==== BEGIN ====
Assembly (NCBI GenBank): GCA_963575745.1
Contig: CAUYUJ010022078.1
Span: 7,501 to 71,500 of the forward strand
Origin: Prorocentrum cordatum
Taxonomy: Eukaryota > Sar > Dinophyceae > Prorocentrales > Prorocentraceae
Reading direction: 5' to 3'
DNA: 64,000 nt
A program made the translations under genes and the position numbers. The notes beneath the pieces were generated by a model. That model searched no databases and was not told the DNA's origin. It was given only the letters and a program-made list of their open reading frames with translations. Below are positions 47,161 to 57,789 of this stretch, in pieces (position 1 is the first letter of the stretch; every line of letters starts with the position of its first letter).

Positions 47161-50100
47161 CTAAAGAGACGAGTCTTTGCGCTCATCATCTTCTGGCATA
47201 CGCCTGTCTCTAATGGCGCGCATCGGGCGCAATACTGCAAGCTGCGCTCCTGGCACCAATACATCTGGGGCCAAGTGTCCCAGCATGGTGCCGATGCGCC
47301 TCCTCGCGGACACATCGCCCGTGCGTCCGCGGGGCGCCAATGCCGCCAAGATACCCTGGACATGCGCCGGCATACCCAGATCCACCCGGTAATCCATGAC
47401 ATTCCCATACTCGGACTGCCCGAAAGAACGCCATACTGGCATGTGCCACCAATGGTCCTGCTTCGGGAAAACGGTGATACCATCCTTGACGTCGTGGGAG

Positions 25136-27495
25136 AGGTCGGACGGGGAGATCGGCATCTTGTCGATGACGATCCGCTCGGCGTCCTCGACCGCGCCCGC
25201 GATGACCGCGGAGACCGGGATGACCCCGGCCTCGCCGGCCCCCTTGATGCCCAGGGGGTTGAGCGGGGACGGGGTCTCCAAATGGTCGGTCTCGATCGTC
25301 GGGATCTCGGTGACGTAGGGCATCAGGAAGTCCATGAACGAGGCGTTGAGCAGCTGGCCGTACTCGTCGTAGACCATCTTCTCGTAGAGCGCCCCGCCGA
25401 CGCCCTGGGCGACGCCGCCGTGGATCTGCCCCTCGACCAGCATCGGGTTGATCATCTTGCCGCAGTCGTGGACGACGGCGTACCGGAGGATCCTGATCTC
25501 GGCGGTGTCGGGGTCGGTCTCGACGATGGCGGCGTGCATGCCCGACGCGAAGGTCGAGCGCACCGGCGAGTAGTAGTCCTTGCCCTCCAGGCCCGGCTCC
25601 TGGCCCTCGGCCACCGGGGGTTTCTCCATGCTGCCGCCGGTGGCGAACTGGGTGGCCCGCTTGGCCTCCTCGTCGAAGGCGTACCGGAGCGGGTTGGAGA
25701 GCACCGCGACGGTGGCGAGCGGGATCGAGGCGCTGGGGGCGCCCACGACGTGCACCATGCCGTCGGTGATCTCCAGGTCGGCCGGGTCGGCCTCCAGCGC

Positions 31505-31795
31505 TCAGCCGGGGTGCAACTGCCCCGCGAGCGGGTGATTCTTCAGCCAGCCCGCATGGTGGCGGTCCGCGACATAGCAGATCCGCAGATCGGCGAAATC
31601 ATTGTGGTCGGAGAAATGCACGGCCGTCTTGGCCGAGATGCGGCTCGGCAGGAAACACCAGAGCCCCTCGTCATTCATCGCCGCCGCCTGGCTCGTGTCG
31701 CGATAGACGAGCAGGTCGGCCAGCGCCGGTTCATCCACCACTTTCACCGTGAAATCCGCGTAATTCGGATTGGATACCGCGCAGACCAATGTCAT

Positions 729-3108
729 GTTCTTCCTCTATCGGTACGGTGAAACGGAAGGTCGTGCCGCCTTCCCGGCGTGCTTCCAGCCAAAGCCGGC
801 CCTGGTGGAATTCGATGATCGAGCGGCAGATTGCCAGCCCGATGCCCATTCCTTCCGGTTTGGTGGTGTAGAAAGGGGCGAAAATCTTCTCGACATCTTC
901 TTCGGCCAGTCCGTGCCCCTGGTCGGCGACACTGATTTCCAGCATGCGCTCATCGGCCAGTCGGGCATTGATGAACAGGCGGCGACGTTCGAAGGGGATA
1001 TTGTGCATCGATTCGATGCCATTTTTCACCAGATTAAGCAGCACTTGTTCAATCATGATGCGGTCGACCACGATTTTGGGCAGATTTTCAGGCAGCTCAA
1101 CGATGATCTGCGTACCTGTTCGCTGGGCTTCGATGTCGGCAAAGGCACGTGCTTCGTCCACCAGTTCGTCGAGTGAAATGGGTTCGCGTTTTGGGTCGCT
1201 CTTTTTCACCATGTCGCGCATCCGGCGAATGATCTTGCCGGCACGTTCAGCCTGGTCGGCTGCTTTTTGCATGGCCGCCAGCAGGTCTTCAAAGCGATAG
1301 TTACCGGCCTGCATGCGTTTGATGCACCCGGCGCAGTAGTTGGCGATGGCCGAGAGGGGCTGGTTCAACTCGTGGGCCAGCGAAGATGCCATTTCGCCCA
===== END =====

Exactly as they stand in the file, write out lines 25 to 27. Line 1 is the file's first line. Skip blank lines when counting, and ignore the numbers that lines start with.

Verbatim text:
31701 CGATAGACGAGCAGGTCGGCCAGCGCCGGTTCATCCACCACTTTCACCGTGAAATCCGCGTAATTCGGATTGGATACCGCGCAGACCAATGTCAT

Positions 729-3108
729 GTTCTTCCTCTATCGGTACGGTGAAACGGAAGGTCGTGCCGCCTTCCCGGCGTGCTTCCAGCCAAAGCCGGC